Colin Kahl, former National Security Advisor to former Vice President Joe Biden, speaks at the Pomerantz Center on Monday, Sept. 18, 2017. As the meeting of the UN General Assembly and Security Council will take place this week, Kahl discussed issues in regards to the current administration's foreign policy. (Ben Smith/The Daily Iowan)

Former national-security adviser talks North Korean diplomacy

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Colin Kahl, a former national-security adviser for Joe Biden, said the U.S. needs to reach out to South Korea to cut tension with North Korea.

By Madeleine Neal

madeleine-neal@uiowa.edu

Colin Kahl, a former national-security adviser for Joe Biden, said Trump wants to make something clear: He is not former President Obama.

Kahl discussed the future of U.S. foreign policy as part of an A. Craig Baird Forum on Contemporary Politics and Society on Monday evening in the Pomerantz Center.

Kahl has also served as a senior fellow and director of the Middle East Security Program at the Center for a New American Security and a deputy assistant secretary of Defense for the Middle East. He was a counsel on foreign relations and international affairs, a fellow in the Office of the Deputy Assistant Secretary of Defense for Stability Operations, and he is now an associate professor in the Security Studies Program at Georgetown University.

Though Kahl said he does not think people give President Trump enough credit for his overarching vision on foreign policy, he also said Trump’s muscular, but aloof, militarism could be dangerous for the U.S.

“Who is Kim Jong-un supposed to believe?” Kahl said, referring to White House officials writing off Trump’s threats against North Korea.

Despite tensions between the U.S. and North Korea, he said the nuclear threat is nothing new.

“We’ve been living with crazy Kims for over a decade,” he said, referring to the three-generation lineage of North Korean leaders.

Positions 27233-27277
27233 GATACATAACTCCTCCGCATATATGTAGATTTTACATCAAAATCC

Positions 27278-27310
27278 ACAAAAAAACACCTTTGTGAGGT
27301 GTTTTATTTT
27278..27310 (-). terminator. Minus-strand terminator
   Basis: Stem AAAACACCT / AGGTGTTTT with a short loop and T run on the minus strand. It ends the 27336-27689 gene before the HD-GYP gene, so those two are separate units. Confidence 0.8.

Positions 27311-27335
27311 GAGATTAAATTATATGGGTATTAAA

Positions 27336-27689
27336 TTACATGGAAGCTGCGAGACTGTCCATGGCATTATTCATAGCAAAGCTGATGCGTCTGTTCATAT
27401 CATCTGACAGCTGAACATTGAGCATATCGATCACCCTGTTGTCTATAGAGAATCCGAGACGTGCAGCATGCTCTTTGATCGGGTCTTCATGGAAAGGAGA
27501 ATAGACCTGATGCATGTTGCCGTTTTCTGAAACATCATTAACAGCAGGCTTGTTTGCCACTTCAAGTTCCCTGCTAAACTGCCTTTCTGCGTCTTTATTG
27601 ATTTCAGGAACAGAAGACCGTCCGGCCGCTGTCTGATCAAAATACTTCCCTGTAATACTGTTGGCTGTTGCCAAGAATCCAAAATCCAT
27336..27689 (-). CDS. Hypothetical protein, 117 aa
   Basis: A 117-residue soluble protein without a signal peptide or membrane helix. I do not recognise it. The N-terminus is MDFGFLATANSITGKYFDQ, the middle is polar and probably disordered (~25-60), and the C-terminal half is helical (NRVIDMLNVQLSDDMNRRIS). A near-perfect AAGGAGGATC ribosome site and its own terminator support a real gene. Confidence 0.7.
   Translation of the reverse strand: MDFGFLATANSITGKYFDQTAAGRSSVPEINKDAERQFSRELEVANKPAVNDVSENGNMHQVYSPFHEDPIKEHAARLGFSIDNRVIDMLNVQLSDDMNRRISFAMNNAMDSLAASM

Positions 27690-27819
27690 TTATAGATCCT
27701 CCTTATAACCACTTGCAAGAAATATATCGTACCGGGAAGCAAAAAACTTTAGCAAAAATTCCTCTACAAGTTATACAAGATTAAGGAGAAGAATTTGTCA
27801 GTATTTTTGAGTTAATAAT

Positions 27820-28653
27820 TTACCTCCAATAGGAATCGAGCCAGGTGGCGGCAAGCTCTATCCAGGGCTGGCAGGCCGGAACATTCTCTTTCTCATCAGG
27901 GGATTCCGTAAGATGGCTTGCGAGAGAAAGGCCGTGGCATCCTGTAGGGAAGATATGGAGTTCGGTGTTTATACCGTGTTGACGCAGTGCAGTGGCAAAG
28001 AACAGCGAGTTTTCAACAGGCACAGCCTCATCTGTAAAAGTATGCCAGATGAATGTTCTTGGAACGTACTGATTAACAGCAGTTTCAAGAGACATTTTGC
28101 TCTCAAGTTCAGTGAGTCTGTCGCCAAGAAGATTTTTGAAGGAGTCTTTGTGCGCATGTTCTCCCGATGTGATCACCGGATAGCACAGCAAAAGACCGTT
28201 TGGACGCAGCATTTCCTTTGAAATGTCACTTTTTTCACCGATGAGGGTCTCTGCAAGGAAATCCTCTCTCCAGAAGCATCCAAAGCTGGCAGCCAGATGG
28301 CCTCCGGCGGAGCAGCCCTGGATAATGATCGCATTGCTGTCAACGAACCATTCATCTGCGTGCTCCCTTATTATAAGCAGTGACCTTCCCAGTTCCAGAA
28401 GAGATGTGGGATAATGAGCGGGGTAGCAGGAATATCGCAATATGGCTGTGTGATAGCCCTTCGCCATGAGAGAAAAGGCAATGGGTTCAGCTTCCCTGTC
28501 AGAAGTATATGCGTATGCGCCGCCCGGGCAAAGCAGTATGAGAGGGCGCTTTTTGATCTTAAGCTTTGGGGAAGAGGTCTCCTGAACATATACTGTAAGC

The only difference, he said, is the range of the missiles has gotten longer, and suddenly, there’s a direct threat.

“Is there any evidence that he [Kim Jong-un] is crazy?“ he said. “No, there’s no evidence that he’s crazy. Is he a mass murderer? Yes.”

Kahl said the toughest task for the Trump administration is not to deter Jong-un but to persuade South Koreans that Jong-un would trade Seattle for Seoul.

Trump and his administration, Kahl said, need to hug allies like the residents of South Korea when they are threatened, not scold them for being appeasers. He said danger looms if Jong-un can build wedges between the U.S. and South Korea.

Tim Hagle, a University of Iowa associate professor of political science, said that while one could argue that there’s always a lot going on in foreign policy, today’s political climate is particularly tense.

“… If North Korea were to launch missiles at Japan, or South Korea, or Guam, or any U.S. territory or ally, we would be in a position where we would have to choose,” Hagle said. “Are we going to use military action or are we going to sit by and let it happen? That’s going to be a very difficult decision, should it come.”

Another concern, Hagle said, is North Korea’s ability to sell weapons.

“[We’re] not sure what technology is and what they’ll do with it,” he said. “We have commitments to protect [allies] and to help them out in those cases.”

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Christopher Peters, who will challenge Rep. Dave Loebsack, D-Iowa, for Iowa’s 2nd Congressional District seat, was in attendance and said North Korea is the U.S.’s most immediate threat.

“I don’t think that it’s Congress’ job to apply pressure to the president, but I think we certainly want to reach out to allies within the administration to hopefully get his [Trump’s] ear, and to get that message there that war in the Korean peninsula is not something that anybody should want,” Peters said. “I think you reach out to as many allies as you can.”

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